Secretary of State Hillary Clinton announced the Obama administration's plan to file suit against Arizona's new immigration enforcement law in an interview with a television station in Ecuador over a week ago. It was certainly a peculiar place and person to employ when announcing a domestic initiative by the Justice Department, and the story only came to light when a conservative blog posted the interview.
Saturday's story by Randal Archibold and Mark Landler, "Justice Dept. Will Fight Arizona on Immigration," repeated Archibold's usual labeling bias  over the simmering Arizona immigration issue, pitting "conservative groups" and "the right" versus non-ideological "civil rights groups" who are unnamed but would certainly include left-leaning groups.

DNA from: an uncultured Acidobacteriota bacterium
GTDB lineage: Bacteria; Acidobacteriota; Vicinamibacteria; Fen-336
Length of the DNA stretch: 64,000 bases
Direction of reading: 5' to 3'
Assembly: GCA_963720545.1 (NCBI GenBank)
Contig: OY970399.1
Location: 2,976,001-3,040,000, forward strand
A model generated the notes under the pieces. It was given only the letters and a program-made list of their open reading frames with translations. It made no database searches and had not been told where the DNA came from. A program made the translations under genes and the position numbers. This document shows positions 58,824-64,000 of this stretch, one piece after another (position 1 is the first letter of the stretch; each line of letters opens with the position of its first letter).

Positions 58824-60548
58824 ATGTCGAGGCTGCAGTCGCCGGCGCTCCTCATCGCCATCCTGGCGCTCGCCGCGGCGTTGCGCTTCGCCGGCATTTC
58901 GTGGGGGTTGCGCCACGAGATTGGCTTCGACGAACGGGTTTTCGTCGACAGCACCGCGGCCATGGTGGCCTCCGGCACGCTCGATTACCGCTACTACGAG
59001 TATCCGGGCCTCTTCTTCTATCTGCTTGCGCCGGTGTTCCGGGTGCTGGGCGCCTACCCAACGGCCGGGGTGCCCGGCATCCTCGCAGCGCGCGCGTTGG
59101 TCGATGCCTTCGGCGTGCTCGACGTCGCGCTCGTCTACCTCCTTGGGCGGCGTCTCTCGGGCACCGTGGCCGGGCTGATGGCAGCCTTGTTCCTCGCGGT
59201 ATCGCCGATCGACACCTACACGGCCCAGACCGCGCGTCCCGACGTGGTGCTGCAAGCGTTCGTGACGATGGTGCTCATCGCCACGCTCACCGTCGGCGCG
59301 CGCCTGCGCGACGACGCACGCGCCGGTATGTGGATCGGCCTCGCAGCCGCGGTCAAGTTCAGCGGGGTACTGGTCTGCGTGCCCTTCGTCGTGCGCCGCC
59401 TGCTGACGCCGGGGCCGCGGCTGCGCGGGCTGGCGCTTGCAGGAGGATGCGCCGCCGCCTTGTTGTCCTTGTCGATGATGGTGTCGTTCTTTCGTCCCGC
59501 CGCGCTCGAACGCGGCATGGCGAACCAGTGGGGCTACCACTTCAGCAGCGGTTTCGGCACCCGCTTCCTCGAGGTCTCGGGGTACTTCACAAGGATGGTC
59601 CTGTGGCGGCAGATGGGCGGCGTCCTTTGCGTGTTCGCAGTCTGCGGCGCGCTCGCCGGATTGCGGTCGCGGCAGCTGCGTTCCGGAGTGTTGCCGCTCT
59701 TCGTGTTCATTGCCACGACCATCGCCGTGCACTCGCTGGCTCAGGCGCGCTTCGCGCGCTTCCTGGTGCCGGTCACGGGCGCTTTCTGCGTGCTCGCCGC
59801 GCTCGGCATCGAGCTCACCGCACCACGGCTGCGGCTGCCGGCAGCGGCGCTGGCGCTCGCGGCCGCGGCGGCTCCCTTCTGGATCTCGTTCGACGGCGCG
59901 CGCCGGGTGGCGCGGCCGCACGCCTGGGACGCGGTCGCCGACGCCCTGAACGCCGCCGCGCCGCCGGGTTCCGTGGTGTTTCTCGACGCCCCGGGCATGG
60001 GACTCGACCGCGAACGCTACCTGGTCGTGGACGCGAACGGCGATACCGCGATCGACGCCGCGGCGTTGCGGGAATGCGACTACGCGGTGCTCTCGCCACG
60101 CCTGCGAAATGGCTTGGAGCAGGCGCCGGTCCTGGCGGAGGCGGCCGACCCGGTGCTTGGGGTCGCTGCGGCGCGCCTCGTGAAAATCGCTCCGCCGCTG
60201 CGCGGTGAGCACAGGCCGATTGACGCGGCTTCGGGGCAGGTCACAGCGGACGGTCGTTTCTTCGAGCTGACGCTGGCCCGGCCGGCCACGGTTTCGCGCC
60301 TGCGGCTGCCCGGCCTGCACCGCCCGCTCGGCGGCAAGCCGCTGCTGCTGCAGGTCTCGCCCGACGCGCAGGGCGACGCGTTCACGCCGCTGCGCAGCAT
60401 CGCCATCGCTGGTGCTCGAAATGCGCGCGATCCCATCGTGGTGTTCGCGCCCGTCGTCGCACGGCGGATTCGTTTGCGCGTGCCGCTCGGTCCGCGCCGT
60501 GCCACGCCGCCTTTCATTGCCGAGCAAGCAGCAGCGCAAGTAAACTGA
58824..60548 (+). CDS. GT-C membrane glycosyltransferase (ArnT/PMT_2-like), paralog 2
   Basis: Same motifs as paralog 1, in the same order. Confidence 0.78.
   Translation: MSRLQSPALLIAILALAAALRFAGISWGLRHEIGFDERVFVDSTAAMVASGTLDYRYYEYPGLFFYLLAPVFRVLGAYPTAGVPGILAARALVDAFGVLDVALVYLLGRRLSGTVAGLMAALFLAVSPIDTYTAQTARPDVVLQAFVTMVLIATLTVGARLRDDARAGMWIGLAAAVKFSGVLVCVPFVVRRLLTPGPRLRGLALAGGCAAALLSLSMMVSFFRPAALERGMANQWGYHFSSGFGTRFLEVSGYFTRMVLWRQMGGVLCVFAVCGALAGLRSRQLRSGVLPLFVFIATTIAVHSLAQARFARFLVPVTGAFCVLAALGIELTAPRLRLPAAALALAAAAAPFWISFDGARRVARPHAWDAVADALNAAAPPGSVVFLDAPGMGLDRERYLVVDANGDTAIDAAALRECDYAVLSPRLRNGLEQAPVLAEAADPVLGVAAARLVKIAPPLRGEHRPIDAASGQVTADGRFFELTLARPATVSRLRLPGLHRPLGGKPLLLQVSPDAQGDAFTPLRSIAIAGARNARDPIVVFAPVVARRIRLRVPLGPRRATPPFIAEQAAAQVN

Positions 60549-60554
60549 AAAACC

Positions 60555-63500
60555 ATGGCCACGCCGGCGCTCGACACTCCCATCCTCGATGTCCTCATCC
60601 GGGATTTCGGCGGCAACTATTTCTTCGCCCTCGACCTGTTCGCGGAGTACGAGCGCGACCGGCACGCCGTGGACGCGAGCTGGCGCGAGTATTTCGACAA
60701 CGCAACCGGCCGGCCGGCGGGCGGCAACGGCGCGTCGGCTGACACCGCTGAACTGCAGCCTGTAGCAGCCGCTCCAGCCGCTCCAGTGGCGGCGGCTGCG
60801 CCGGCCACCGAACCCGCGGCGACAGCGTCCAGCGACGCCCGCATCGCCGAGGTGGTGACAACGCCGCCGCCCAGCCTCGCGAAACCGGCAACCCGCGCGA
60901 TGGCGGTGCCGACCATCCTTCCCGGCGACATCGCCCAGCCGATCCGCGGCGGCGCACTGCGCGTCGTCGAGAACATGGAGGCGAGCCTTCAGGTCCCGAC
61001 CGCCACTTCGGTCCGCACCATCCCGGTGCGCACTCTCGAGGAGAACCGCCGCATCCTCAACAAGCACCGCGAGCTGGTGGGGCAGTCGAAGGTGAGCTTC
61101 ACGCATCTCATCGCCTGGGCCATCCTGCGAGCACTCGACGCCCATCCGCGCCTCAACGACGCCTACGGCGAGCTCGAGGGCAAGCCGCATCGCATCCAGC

With immigration continuing to be a hot issue in political campaigns across the country, the Arizona law, which grants the local police greater authority to check the legal status of people they stop, has become a rallying cry for the Tea Party and other conservative groups.
At least five lawsuits have already been filed in federal court, and civil rights groups have asked a federal judge to issue an injunction while the cases are heard.
Still, in focusing on Arizona, the Obama administration is making a politically risky calculation: the move could help repair America's image south of the border but open the administration to charges that it is trampling state's rights. And a legal battle could energize the right during an election year.
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